As with the high altitude mountaintop, Incan, ceremonial sites, the submerged site presents an extraordinary opportunity to study a sacred, pre-Incan/Incan structure with its offerings intact and as they were originally placed. The discovery of such a site is a novel find, even in Peru. Unfortunately, the lake's rapidly dropping water level and its exceptionally clear waters are making the structures and artifacts more visible and more accessible from shore, which could facilitate looting.
In fact, the lake's entire watershed is currently under threat. As trekkers move through the area with increasing frequency (overflow from popular, nearby treks such as the Inca Trail), the historical structures and artifacts around the lakeshore remain unprotected. A mining concession has been granted on the pass above the north end of the lake, near its primarily water source. Prospecting is already being conducted and miners are frequenting the area. Laboratory analysis of the ore identifies high gold content, which means that the mining is likely to intensify. Alarmingly, the ore was also high in sulfur-bearing minerals (pyrite), which cause an irreversible reaction that creates acid rock drainage when exposed to air and water. This could irreversibly and catastrophically affect the cultural material and the riverine and lake ecology for many years to come.
EXPEDITION OBJECTIVES: The significance of the submerged structures and surrounding offerings lies in their extraordinary state of preservation and lack of physical disturbance. Rapidly changing environmental conditions in the Sibinacocha watershed, coupled with new anthropogenic threats, mean that the site is becoming vulnerable to damage and looting. Therefore, the goal of our 2017 expedition is to conduct a rapid survey of the area to define the extent, function(s), characteristics, construction material, and the amount and types of cultural material in order to facilitate a plan for site stabilization, protection, excavation, and the recovery of cultural material.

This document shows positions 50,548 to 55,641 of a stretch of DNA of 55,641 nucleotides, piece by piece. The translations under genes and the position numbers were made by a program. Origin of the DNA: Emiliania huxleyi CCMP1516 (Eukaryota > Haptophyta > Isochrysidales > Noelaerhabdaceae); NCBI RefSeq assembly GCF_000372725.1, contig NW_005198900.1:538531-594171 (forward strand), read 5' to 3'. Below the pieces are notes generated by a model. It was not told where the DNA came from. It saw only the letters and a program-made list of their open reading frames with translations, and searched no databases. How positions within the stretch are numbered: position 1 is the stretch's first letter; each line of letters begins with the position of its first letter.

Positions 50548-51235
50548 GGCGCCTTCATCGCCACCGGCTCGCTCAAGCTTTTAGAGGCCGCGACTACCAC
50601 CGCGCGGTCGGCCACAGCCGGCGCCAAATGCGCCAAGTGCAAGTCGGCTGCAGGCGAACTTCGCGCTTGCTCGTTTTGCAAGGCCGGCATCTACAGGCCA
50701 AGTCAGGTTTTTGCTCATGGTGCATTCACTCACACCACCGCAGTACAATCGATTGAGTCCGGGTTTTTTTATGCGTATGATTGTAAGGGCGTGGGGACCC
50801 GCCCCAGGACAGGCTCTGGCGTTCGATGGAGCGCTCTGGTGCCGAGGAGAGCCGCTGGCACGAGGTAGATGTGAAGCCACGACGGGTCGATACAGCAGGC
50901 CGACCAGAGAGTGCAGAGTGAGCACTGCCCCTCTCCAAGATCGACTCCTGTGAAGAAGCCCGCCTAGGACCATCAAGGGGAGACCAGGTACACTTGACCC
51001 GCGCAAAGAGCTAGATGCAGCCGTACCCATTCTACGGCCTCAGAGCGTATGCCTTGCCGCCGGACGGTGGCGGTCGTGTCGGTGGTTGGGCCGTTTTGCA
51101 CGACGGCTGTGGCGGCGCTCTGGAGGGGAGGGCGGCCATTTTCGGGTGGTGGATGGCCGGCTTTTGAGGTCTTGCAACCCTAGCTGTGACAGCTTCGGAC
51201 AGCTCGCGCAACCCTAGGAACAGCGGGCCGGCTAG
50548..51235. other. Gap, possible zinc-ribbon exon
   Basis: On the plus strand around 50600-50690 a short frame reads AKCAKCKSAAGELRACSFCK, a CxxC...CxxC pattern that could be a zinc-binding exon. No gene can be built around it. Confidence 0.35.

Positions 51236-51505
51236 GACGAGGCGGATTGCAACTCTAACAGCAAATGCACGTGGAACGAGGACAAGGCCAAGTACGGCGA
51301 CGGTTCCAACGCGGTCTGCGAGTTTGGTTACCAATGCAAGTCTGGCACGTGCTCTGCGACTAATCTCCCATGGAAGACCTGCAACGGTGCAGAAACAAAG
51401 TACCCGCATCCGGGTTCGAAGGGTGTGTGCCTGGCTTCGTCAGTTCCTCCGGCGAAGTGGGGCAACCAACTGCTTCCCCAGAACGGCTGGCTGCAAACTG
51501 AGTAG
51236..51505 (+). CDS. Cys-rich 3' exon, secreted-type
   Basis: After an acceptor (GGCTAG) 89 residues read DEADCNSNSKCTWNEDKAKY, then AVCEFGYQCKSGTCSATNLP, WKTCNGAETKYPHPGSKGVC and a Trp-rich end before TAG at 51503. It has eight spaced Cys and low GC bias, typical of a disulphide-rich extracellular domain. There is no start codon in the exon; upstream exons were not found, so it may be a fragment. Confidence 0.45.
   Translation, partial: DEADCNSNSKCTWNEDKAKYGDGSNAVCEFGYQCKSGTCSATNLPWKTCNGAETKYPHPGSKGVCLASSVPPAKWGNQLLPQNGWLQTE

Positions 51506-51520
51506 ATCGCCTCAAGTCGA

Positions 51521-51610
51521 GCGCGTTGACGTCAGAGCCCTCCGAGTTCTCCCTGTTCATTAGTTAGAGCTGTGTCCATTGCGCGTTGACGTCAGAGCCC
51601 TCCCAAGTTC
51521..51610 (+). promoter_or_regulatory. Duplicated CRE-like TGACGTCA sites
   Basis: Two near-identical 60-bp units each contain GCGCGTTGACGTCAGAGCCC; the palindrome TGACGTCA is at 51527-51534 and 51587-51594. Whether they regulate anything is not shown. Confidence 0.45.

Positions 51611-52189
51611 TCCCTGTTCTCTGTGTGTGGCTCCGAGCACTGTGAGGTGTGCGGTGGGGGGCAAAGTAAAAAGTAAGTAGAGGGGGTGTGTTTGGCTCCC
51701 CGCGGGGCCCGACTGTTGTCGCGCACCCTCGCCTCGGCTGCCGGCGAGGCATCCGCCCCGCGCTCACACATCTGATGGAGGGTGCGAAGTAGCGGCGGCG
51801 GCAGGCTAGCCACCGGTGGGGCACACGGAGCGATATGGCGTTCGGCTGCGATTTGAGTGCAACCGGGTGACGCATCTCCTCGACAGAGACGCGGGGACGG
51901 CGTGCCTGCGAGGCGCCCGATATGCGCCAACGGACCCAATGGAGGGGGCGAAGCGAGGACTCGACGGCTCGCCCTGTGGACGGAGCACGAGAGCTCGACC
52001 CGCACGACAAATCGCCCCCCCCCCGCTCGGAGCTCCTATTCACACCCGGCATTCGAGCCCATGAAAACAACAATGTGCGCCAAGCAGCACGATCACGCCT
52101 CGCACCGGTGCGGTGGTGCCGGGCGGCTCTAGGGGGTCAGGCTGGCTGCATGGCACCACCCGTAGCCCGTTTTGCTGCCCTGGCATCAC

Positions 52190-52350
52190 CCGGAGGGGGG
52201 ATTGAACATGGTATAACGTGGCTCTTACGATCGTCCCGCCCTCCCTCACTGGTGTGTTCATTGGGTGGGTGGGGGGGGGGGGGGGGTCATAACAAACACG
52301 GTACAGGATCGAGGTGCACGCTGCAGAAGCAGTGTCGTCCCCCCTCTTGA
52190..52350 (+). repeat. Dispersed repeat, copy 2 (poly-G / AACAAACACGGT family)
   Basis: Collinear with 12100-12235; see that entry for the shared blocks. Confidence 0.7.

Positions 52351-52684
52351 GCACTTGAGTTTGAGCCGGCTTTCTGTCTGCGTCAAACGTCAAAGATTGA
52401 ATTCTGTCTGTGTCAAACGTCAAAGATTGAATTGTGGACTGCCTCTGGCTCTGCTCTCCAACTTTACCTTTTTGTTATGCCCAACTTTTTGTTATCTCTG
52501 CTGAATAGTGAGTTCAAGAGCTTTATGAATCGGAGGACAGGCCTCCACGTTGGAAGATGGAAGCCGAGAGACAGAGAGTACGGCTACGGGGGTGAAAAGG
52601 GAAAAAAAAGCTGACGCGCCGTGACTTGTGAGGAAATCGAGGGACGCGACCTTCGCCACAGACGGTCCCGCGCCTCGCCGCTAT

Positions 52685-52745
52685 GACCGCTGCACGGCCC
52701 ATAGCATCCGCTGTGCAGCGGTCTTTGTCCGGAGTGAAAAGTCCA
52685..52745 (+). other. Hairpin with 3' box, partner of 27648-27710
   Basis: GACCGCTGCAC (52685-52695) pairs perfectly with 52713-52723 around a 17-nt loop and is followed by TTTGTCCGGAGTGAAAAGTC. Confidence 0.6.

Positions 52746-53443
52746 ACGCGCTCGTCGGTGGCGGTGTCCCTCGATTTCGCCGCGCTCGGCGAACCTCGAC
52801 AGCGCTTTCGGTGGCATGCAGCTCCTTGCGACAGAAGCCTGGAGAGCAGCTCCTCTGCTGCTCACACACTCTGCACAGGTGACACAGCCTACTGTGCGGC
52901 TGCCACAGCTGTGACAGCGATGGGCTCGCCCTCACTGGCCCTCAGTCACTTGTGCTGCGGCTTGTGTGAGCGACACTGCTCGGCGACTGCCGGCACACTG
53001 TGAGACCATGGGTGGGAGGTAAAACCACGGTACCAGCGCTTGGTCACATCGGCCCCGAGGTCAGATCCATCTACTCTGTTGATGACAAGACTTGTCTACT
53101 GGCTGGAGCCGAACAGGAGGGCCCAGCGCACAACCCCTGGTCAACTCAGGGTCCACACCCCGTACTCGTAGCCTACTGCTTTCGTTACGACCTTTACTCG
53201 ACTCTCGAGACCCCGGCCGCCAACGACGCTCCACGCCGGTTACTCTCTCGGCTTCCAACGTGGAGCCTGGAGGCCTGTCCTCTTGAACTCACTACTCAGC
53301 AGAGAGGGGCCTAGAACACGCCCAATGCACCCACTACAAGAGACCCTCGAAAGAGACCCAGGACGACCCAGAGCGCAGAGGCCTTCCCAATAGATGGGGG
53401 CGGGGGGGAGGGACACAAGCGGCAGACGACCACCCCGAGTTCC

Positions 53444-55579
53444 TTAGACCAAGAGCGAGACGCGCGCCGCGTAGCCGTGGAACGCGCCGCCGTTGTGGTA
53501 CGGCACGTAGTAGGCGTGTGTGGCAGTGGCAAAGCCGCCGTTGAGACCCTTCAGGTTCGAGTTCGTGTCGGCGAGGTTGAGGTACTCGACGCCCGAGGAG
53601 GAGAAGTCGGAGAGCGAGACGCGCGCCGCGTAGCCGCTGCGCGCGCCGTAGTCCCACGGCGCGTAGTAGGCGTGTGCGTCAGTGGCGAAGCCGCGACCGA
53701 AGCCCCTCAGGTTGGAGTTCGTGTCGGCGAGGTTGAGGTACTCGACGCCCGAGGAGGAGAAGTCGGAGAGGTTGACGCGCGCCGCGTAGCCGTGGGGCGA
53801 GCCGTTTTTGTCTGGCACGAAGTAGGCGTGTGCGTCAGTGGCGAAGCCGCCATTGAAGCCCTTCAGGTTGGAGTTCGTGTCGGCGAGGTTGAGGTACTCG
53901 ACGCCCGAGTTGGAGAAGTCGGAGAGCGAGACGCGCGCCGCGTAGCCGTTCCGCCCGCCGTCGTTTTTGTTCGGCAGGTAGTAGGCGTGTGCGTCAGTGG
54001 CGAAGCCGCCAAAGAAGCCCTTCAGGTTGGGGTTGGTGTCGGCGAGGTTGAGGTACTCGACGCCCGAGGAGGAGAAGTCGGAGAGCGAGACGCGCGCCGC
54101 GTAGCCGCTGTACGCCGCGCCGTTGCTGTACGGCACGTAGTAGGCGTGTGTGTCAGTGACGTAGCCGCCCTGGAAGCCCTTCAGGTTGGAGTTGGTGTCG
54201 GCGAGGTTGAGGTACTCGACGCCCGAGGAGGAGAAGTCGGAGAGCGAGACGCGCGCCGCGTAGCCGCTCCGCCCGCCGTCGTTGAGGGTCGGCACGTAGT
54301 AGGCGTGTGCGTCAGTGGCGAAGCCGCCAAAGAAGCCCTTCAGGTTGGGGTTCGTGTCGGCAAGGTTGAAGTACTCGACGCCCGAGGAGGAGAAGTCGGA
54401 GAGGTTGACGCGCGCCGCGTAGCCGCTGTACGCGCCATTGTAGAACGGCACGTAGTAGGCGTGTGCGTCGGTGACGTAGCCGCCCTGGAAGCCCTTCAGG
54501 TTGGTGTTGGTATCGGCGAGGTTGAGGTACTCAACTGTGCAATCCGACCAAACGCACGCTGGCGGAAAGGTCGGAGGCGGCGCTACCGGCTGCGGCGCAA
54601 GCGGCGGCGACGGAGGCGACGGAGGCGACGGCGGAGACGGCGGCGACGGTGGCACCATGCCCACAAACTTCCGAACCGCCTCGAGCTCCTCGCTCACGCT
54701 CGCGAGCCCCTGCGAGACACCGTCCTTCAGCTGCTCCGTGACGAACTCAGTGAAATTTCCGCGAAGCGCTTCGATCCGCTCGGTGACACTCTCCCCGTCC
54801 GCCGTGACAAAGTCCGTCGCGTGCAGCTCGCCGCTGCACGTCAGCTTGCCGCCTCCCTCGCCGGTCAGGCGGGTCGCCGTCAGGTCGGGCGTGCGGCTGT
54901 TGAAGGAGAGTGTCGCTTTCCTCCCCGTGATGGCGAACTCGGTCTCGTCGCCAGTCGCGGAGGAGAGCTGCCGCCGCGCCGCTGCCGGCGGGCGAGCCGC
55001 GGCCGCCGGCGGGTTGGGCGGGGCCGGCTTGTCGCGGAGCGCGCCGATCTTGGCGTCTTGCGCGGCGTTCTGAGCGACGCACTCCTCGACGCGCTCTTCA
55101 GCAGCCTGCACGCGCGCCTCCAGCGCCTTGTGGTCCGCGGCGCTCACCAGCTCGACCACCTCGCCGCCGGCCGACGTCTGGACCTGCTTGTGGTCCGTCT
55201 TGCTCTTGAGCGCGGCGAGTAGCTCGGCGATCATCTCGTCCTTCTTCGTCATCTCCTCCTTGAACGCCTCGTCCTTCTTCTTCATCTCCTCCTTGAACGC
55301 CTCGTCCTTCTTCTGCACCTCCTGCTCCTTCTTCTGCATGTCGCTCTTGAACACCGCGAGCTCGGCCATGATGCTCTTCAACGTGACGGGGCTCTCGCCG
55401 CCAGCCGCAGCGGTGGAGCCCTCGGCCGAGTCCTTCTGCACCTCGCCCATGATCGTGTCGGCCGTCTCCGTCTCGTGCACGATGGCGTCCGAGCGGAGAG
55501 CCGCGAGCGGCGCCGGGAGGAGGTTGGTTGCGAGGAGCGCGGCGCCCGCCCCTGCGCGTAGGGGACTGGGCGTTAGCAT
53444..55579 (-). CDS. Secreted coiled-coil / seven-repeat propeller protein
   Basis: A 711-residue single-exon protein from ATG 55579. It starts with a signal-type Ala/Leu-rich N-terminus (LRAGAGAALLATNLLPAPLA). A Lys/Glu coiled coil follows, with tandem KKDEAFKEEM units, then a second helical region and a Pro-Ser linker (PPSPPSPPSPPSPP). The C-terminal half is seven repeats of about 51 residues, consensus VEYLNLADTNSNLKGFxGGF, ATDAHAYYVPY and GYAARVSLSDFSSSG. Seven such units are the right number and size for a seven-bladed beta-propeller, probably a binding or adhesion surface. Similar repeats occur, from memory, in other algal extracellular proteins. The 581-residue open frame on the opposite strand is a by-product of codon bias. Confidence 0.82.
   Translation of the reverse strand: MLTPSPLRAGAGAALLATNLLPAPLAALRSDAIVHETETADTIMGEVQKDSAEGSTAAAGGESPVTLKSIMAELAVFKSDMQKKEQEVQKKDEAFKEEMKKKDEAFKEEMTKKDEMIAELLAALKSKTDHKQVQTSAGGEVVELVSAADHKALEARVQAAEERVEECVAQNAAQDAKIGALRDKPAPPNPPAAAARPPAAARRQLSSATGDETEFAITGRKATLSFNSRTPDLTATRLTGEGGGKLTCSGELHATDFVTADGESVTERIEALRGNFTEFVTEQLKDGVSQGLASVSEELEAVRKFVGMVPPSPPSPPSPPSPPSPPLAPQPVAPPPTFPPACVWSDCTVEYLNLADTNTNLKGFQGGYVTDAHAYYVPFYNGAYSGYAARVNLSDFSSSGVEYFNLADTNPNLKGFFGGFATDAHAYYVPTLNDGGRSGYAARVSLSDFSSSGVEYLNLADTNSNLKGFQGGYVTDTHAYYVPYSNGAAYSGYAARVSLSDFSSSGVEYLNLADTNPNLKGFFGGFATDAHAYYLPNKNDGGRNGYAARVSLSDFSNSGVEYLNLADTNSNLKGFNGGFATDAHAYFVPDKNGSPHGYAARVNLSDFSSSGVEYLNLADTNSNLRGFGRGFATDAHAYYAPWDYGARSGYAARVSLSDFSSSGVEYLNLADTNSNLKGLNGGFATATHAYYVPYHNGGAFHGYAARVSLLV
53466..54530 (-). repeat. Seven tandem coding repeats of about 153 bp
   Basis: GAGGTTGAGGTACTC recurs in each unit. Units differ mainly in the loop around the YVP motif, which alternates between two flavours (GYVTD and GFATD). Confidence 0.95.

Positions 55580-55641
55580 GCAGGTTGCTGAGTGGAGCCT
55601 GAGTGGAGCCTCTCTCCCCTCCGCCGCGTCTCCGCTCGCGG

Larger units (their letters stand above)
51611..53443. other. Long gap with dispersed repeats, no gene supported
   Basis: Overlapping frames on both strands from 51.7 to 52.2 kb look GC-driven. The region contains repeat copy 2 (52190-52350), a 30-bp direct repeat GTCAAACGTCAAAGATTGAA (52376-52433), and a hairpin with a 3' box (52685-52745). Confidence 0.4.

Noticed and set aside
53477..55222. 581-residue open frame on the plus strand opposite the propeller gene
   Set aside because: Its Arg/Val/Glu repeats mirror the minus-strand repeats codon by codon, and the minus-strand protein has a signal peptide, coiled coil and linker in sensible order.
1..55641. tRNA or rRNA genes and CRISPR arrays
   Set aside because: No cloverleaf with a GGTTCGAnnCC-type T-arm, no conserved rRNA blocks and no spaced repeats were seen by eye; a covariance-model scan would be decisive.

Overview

Due to the cold water, altitude, and remote location (limited scuba tanks can be carried in on horses), our team will use an OpenROV remotely operated vehicle (ROV) to document ruins and artifacts that we have already discovered in the lake, and to investigate and document new underwater sites, including those too deep for diving at such extreme altitudes. The ROV will also help target and prioritize new dive sites, maximizing the limited diving gas and underwater time that we’ll have at this remote location.
We will utilize a differential global positioning system (GPS) coupled with an unmanned aerial vehicle (UAV) copter with a high definition (HD) camera to capture drone-generated orthophotos, which will allow us to rapidly survey the cultural sites and their surrounding landscape features. This will allow us to generate maps and a 3D model of each location, which will help us better understand if/how the sites may be related to each other and to significant local and regional landscape features (i.e., their integration into the landscape). Under recent Peruvian law, landscapes designated as “Cultural Landscapes” (those modified and utilized for important cultural purposes), are afforded protection. Additionally, cosmological alignments were important to pre-Hispanic, Andean cultures and the 3D model will allow us to evaluate potential cosmological alignments between the structures and landscape features. We have already recognized important alignments at several of the sites.
Following the expedition, we will produce a written report for submittal to the Peruvian Ministry of Culture (MOC) to promote official cultural site recognition and associated protections.
This project is being conducted in conjunction with the Peruvian Center for Maritime and Underwater Archaeology/El Centro Peruano de Arqueología Marítima y Subacuática (CPAMS) and our expedition will mobilize in August 2017.
For more about the ecological and climate research being conducted in the area, please check out our non-profit's website: www.sibinacocha.org.